BOOKS

BOOK

Valkruid

Arnica Montana

Lucette ter Borg

Arnica Montana covers the mountains with magnificent yellow flowers in spring. The plant has healing properties for treating bruises but causes blisters when misapplied.

Sigrid has played the violin for as long as she can remember. Her father recognized her great talent and she became the star of his orchestra in Austria. But Sigrid is now twenty-six and her skill is waning. Even in a second-rate Dutch provincial orchestra her mistakes are obvious. In contrast, her sister Valentine, also married to a Dutch man, was not interested in pursuing a musical career although she played the piano in a family orchestra. 

For the first time in thirty years the sisters spend a holiday together. Valentine is under the misconception that the journey is just for fun – a time for the sisters to reminisce and share old jokes. But why is Sigrid always carrying her violin case with her? And why won’t she play for Valentine? What are they doing visiting the cities of old violinmakers? During the holiday she discovers that sisterly love is compromised by envy, resentment and jealousy.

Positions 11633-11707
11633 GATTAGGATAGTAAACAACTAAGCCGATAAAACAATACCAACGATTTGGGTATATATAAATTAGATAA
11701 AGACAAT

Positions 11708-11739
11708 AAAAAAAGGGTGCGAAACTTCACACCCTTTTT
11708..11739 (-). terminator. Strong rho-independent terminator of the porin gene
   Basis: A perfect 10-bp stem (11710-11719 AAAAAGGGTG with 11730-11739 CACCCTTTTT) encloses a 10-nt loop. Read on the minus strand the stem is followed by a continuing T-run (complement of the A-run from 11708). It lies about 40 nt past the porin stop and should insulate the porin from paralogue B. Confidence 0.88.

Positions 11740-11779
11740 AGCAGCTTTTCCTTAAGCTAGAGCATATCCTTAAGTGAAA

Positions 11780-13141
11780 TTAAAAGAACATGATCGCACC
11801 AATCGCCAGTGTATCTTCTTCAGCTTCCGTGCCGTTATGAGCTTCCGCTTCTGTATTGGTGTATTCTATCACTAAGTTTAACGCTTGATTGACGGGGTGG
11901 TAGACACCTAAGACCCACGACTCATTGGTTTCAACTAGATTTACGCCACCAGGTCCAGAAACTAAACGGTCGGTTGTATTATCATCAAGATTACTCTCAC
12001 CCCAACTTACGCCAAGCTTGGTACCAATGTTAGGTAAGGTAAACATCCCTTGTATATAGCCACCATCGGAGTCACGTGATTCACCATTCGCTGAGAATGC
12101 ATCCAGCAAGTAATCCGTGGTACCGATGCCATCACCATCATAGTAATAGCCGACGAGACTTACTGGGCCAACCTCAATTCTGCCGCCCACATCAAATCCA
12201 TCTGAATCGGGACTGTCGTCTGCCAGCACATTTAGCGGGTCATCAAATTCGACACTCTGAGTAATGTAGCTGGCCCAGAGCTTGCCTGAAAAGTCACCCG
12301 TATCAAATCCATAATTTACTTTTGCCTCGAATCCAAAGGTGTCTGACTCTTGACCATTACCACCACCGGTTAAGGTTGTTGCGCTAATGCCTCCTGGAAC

Arnica Montana is a novel about two musically gifted women losing their ambition. But it is also about the resourceful way in which people deceive themselves. What are the façades that Valentine and Sigrid are hiding behind and why? The journey comes to a bizarre conclusion with a drinking party in a brewery at the foot of one the most haunting mountains in Germany.

‘Lucette ter Borg controls her characters and their hysteria with accessible and merciless sentences.’ – HP/De Tijd

‘Art critic Lucette ter Borg proves with Arnica Montana for the second time that she not only knows what she thinks is beautiful but that she also van create beauty herself.’ – Nederlands Dagblad

'An emotional journey. The author carefully reveals the sisters' shared secrets which were never talked about. A fine miniature.' – Dagblad van het Noorden

‘The story is well structured, the language is beautiful, the dialogues are funny.’ – Vrij Nederland